---------- Post added 05-13-2010 at 07:27 AM ----------

kennethamy;163417 wrote:
The plain consequence is (and it is a general maxim worthy of our attention), 'that no testimony is sufficient to establish a miracle, unless the testimony be of such a kind, that its falsehood would be more miraculous, than the fact, which it endeavors to establish; and even in that case there is a mutual destruction of arguments, and the superior only gives us an assurance suitable to that degree of force, which remains, after deducting the inferior.'

Of Miracles David Hume


It is interesting that one will offer 17th century philosophy by way of rebuttal of actual physical evidence gathered by scientific instruments in controlled conditions.

---------- Post added 05-13-2010 at 07:46 AM ----------

I am not going to persist with trying to prove that 'phenomena happen for which there is no scientific explanation'. It is a sterile argument and one that I am not that interested in. I do believe such things happen, but there is a cottage industry of so-called skeptics, headed by The Amazing Randi, dedicated to showing that they don't. The philosophical question that interests me is the commitment to what is called 'metaphysical naturalism' which is a polite word for philosophical materialism. It does not take many cases to show that telepathic communication occurs sometimes, that sometimes people see things before they happen, and so on. I am simply not willing to believe that these things have never happened. That view is not actually skepticism; it is the defense of a particular view of the world.

However there is the belief that in order for paranormal phenomena to be considered proven, they have to occur under controlled conditions, to which end various (some would say eccentric) research centres around the world, most famously Duke University, have been conducting experiments for the best part of a century. But if you look into the literature, the argument then becomes one of meta-analysis of experimental data and the interpretation of statistics, and I am not that interested in going down that route. I think there is enough evidence to believe that it happens sometimes, but beyond that, it does not interest me a great deal.

Recently, a British scientist, Brian Josephson, was virtually excommunicated from the scientific community for suggesting that parapsychological phenomena exist. Subsequently, various colleagues rallied in support, but at the time, the mere fact that he said it generated controversy. Simply put, parapsychology is taboo. You can read about the Josephson controversy here.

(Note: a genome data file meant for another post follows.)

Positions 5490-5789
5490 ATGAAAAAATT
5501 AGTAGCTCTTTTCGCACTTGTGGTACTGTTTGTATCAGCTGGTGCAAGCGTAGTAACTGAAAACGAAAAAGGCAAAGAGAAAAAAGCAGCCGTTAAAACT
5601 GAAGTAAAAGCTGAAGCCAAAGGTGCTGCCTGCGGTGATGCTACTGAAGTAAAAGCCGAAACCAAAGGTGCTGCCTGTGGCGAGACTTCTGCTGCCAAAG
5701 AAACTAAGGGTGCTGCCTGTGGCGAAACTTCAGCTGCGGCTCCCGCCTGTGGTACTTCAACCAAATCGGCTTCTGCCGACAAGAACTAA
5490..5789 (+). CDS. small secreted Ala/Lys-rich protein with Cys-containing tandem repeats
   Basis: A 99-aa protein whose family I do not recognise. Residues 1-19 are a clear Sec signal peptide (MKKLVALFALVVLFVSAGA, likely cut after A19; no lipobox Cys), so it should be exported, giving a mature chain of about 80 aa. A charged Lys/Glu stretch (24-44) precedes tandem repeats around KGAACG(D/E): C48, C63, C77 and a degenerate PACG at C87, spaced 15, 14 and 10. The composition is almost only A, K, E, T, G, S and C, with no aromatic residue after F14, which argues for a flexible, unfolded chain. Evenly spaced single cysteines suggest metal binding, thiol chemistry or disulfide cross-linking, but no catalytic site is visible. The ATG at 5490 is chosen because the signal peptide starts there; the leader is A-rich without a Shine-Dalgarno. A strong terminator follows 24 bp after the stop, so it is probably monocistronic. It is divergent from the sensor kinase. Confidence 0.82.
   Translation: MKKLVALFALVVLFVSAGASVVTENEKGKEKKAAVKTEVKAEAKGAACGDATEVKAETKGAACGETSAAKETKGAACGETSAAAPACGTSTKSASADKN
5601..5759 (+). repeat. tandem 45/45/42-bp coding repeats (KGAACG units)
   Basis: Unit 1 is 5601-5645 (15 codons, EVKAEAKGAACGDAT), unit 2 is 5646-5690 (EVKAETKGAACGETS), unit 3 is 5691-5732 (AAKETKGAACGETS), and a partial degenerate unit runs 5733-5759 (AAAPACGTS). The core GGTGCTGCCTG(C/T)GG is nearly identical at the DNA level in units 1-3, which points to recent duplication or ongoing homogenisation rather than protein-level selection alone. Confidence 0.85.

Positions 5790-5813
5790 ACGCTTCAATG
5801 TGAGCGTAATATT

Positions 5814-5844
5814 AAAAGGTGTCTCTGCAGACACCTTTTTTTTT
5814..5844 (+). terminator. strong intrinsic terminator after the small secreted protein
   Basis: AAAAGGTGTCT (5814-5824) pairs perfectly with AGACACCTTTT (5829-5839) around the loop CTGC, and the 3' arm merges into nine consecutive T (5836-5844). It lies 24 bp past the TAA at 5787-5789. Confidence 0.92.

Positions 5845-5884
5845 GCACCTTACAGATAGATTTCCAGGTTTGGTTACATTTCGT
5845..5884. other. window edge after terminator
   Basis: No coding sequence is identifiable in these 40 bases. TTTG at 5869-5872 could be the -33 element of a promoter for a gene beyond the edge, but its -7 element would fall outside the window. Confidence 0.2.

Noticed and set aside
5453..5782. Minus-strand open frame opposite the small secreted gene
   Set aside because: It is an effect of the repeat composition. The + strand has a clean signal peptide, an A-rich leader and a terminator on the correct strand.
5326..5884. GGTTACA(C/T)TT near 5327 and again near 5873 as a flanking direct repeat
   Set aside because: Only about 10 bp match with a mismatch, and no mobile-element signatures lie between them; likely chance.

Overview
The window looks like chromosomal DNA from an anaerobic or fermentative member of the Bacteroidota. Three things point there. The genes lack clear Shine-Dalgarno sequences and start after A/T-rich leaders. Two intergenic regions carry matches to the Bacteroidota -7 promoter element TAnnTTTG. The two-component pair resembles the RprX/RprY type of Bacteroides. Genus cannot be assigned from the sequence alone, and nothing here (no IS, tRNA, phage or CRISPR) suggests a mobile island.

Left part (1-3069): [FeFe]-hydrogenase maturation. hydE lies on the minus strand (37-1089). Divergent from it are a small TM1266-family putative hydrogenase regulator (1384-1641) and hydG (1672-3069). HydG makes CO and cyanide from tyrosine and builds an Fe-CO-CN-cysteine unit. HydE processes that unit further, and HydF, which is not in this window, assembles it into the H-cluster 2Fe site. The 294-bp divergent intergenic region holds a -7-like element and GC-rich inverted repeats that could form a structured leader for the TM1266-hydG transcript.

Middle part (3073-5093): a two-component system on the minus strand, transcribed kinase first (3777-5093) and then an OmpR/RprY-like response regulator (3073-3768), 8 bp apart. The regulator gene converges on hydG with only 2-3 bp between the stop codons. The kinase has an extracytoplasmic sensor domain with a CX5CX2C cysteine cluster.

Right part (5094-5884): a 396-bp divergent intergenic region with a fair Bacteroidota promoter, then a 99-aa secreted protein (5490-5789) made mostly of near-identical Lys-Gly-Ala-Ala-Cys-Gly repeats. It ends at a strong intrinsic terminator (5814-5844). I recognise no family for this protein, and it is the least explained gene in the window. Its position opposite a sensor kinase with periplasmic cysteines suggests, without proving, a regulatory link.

Jebediah
 
Reply Wed 12 May, 2010 07:08 pm
@jeeprs,
jeeprs wrote:
They ruled that explanation out. Whenever the machine is disconnected it displays a specific interference pattern which was absent. As the report said, the experimenters offered no explanation.
I googled around and found that report (which actually seems to be a "letter to the editor" from 1973.

Quote:
A disconnection of the leads by the Yogi, quite a likely explanation, ought to have given rise to a considerable electrical disturbance, but there was hardly any. Later on, we tried all sorts of manipulations with leads to stimulate what the Yogi could have done inside the pit (notwithstanding the total darkness and his ignorance of ECG technique), but in every case there was marked disturbance. Therefore, although it is obviously difficult to believe that the Yogi could have completely stopped his heart or decreased its electrical activity below a recordable level, we still had no satisfactory explanation for the ECG tracings before us.
You say "ruled it out", they say "Ought to...we [couldn't figure it out]".

Now jeeprs, lets say you test my pulse at the wrist, and I have no pulse. You might think I'm dead, correct? There ought to be a pulse, and you might not be able to figure out how I stopped it. But it is a simple trick if you know it.

the letter wrote:
Theoretically, it is believed that all visceral functions can be brought under voluntary control by prolonged yogic training, but perhaps their most fascinating claim has been the ability to stop the heart at will. However, in most instances where this has been investigated so far, it has turned out to be an exaggerated Valsalva manoeuvre in some form, which makes the pulse and heart sounds imperceptible while the heart continues to beat at a slow rate.


Most of the instances where they have investigated it, it has been found that they could not stop the heart.

So, you have the proposed explanation: He disconnected the EKG

In favor:
Sudden stoppage of recorded heartbeat
Most investigations into claims of being able to stop heart revealed that it wasn't actually being stopped--which means many people claimed to have it falsely
It is known that the brain requires oxygen to function

Against:
Two doctors tried to figure out how to disconnect an EKG without creating a disturbance, but couldn't.

Now, that's one explanation. Quite possibly, there are many others. What is the explanation for his ability to stop the heart and still live? None is offered.

Quote:
It was part of a series of studies which found unequivocable evidence that yogis can control what are normally regarded as autonomic functions including heart rate, respiration, and even body temperature.
I can control heart rate, respiration, and body temperature. I mean, respiration is fairly self evident. Most likely with practice, you can get better at it.

********

I saw a talk by Randi on TED once, jeeprs. I think he gave a good argument about why this kind of thing is bad. He used to be a magician you know, and he knows all the ways that even intelligent people can be fooled. We aren't that hard to fool. But the fact is, there are sick people buying fake medicine, and poor people giving what little money they have to charlans claiming they can help them talk to the dead.

You have to ignore a lot of evidence and reasoning against the stopped heart claim, and accept a "seeing is believing" explanation, in order to think it is true.